For a county of its size and geographic location, Chautauqua is home to a surprising array of high quality, and in several cases unique, educational opportunities.
The county's educational system includes the State University of New York at Fredonia, Jamestown Business College, and Jamestown Community College, the first community college in New York State. JCC was founded in 1950 and has grown to include two campuses and two satellite branches. The famous Chautauqua Institution, founded in 1874 and located on Chautauqua Lake, hosts educational and cultural programs each summer. Other educational opportunities exist at Lily Dale Assembly, the world center of the Universal Religion of Modern Spiritualism, and the Roger Tory Peterson Institute, a national center for nature education and teacher enhancement.
Public education in Chautauqua County is offered in the following 18 public school districts, and private education at a number of Catholic and Christian Schools.
Post-secondary educational opportunities in the county are listed below. Information on students and programs can be found at the websites of these institutions.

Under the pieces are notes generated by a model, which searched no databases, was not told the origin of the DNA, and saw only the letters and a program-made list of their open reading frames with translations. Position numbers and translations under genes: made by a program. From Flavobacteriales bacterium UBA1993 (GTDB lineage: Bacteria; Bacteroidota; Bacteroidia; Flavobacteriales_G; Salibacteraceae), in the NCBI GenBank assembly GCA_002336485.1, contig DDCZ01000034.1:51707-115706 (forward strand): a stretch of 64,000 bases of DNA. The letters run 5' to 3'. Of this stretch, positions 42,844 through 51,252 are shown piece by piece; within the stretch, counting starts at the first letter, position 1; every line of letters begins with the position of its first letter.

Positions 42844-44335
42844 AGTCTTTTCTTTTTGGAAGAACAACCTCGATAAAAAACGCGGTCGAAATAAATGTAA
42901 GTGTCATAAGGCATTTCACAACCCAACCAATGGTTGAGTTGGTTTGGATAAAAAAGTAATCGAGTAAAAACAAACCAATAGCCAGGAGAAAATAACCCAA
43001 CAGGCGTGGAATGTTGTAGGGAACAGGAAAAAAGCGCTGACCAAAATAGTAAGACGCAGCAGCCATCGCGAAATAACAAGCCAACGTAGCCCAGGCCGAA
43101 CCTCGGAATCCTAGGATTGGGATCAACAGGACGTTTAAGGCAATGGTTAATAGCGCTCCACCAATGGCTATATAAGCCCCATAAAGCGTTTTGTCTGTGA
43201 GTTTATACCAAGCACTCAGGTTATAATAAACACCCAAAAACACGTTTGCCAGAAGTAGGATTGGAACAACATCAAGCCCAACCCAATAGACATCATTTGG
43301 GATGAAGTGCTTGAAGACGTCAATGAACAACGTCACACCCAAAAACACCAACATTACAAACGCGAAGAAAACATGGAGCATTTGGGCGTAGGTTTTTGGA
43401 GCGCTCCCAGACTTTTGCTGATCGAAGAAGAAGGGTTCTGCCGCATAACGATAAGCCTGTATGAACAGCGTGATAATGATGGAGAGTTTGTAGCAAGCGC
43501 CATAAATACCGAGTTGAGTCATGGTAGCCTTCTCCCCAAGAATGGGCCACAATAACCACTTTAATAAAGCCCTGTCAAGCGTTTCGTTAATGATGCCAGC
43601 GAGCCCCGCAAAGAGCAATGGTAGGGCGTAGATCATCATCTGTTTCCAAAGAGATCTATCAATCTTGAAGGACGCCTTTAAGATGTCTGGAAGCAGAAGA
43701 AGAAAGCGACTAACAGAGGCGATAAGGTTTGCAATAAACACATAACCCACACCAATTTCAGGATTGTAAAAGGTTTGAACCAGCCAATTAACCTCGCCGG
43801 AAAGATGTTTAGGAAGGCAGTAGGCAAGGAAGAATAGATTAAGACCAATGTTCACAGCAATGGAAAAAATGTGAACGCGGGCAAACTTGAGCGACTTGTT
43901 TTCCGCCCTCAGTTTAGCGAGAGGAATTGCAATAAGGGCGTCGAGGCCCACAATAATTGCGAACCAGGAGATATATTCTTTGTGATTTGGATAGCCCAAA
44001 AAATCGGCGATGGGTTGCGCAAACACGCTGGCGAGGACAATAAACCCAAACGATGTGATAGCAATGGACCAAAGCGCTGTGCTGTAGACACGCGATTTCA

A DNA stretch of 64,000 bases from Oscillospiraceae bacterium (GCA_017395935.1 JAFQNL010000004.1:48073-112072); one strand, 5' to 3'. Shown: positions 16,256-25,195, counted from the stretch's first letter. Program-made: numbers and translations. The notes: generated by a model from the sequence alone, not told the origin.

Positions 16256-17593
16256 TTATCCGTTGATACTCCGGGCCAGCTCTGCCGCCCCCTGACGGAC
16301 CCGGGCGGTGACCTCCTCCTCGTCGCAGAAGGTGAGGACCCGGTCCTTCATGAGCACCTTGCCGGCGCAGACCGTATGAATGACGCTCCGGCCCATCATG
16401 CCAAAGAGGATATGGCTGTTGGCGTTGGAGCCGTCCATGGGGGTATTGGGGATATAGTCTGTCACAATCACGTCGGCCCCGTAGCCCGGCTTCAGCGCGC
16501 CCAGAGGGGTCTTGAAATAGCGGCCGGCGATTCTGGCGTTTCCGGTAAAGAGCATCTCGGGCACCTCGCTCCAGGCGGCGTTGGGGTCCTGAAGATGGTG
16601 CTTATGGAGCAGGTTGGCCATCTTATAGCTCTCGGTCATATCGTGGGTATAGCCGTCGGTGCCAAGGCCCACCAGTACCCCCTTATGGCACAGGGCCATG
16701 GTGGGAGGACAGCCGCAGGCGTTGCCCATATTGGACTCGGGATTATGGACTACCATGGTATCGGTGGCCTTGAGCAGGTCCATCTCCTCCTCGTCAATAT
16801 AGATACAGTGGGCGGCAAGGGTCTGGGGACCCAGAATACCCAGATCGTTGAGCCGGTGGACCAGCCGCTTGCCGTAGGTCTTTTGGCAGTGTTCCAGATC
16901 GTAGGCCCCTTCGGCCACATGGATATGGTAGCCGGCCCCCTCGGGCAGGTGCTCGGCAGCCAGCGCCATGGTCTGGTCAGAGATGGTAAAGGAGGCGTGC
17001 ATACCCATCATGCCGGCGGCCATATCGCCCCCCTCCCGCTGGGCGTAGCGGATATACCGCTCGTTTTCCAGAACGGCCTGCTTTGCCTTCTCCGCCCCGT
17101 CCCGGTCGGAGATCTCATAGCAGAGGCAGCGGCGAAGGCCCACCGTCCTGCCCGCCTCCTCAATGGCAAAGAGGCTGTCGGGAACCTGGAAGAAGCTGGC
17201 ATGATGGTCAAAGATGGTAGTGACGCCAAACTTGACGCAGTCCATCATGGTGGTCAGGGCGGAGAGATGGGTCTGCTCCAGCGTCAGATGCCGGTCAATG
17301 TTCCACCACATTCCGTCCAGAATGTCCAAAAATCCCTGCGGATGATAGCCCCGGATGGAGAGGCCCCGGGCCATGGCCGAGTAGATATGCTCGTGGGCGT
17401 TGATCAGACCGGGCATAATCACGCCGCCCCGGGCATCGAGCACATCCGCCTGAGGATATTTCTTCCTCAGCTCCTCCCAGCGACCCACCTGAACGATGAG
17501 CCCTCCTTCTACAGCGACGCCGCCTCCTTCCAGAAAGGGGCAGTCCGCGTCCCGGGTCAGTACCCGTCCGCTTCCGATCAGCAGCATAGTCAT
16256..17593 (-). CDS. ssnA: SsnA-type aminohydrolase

- University Colleges (SUNY Colleges)
- Community Colleges
- Private Institutions
Other educational programs and opportunities are listed below.
B) School Populations and Risk Indicators
The following table lists the total enrollment, racial distribution of students, and attendance rate in all public school districts in Chautauqua County. The total 2003 school population for Chautauqua County was 23,863. White students comprised 89.7% of this population, Black students 2.8%, and Hispanic students 5.7%. The Hispanic population of Dunkirk schools is 32.5% or 702 students, and the Jamestown population is 8.5% or 447. The Black population of the Dunkirk Schools is 9.1%, or 196 students, and Jamestown population is 6.6%, or 347 students.
Statistics for Public School Districts
July 2003 Report to the Governor and the Legislature